Ketazocine

From Wikipedia, the free encyclopedia
Jump to: navigation, search
Ketazocine
Ketazocine structure.svg
Systematic (IUPAC) name
(2S,6R,11R)-3-(cyclopropylmethyl)-8-hydroxy-6,11-dimethyl-3,4,5,6-tetrahydro-2,6-methano-3-benzazocin-1(2H)-one
Clinical data
Legal status ?
Routes Oral
Identifiers
CAS number 36292-69-0 YesY
ATC code None
PubChem CID 3054741
ChemSpider 2316328 YesY
UNII 6IO4IG518S YesY
KEGG D04649 YesY
Chemical data
Formula C18H23NO2 
Mol. mass 285.38 g/mol
 YesY (what is this?)  (verify)

Ketazocine (INN), also known as ketocyclazocine, is a benzomorphan derivative used in opioid receptor research. Ketocyclazocine is an exogenous opioid that binds to the kappa opioid receptor.[1]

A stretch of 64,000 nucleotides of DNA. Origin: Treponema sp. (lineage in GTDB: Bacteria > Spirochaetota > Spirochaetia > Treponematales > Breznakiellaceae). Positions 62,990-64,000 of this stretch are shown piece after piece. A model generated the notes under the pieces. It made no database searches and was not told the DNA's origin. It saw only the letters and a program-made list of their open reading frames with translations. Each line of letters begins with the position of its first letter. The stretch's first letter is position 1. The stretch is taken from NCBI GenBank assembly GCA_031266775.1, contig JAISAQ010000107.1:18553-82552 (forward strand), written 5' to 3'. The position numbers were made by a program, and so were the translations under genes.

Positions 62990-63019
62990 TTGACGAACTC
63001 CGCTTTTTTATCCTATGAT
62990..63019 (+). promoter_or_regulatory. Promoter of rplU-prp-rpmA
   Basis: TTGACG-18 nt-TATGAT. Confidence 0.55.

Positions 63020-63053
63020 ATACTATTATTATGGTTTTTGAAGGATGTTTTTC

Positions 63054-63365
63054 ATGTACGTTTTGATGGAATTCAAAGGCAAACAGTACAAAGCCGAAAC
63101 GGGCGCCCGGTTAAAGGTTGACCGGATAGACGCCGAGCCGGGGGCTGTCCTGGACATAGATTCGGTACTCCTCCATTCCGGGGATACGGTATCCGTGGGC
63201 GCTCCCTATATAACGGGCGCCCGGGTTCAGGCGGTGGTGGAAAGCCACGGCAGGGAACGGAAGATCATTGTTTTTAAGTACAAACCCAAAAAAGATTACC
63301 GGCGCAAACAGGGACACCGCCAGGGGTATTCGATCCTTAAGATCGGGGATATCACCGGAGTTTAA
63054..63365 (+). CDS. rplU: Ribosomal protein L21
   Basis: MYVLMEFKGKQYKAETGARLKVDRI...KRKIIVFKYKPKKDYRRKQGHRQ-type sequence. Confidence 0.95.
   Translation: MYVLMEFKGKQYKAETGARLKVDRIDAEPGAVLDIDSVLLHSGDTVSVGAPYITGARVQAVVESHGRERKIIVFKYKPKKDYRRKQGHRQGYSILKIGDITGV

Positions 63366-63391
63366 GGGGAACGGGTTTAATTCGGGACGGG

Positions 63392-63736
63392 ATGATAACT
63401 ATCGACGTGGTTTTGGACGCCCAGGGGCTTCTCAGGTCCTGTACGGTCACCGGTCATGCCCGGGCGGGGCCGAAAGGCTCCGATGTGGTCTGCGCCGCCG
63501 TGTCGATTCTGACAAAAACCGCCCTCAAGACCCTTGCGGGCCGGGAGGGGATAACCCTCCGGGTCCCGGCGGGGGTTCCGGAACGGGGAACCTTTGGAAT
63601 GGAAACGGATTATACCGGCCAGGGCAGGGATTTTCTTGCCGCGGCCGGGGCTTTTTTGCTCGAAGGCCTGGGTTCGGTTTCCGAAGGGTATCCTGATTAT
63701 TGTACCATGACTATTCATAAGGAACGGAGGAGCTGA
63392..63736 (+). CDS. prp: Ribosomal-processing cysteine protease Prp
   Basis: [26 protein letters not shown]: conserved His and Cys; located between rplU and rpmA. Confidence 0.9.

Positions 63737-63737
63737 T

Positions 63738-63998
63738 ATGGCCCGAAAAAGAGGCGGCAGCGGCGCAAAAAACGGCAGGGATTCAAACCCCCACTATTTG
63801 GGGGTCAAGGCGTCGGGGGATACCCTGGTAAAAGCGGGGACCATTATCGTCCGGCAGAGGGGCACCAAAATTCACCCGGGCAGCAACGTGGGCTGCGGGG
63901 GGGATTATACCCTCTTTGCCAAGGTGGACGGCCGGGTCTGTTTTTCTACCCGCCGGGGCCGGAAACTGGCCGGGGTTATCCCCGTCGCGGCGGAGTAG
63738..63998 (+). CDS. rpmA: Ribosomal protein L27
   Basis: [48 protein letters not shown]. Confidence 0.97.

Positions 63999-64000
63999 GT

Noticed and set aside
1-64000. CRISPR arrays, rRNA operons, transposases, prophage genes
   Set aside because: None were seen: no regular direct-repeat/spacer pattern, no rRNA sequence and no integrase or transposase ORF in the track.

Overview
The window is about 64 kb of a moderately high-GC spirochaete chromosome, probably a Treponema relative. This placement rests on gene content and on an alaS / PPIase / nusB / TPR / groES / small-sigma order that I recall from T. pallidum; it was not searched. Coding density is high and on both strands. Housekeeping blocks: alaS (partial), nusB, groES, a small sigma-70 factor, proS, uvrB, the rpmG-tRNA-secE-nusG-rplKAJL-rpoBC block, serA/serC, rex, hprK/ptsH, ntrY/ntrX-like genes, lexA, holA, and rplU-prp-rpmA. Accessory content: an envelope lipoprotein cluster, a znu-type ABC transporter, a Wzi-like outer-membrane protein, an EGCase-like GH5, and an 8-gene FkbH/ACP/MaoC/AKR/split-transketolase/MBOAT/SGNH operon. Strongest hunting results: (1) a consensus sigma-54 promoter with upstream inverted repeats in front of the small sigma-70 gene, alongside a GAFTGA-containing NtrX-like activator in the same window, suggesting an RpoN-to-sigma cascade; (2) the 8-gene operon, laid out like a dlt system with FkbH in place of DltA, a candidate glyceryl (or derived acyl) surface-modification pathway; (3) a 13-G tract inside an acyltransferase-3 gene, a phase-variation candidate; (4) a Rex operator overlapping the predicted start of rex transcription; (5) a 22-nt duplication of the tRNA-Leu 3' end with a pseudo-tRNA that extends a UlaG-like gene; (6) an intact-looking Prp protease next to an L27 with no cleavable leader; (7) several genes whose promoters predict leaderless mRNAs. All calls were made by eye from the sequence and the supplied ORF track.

Activation of this receptor causes a decrease in pain sensations and increased sleepiness but can also cause psychological symptoms such as dysphoria, paranoia, and hallucinations. It also causes an increase in urine production because it inhibits the release of vasopressin. (Vasopressin is an endogenous substance that assists in regulating fluid and electrolyte balance in the body and decreases the amount of water released into the urine.)

Unlike other opioids, substances that only bind to the kappa receptor theoretically do not depress the respiratory system.

See also[edit]

References[edit]

  1. ^ Leander JD (Sep 1982). "Effects of ketazocine, ethylketazocine and phenazocine on schedule-controlled behavior: antagonism by naloxone". Neuropharmacology 21 (9): 923–8. doi:10.1016/0028-3908(82)90085-5. PMID 6128693.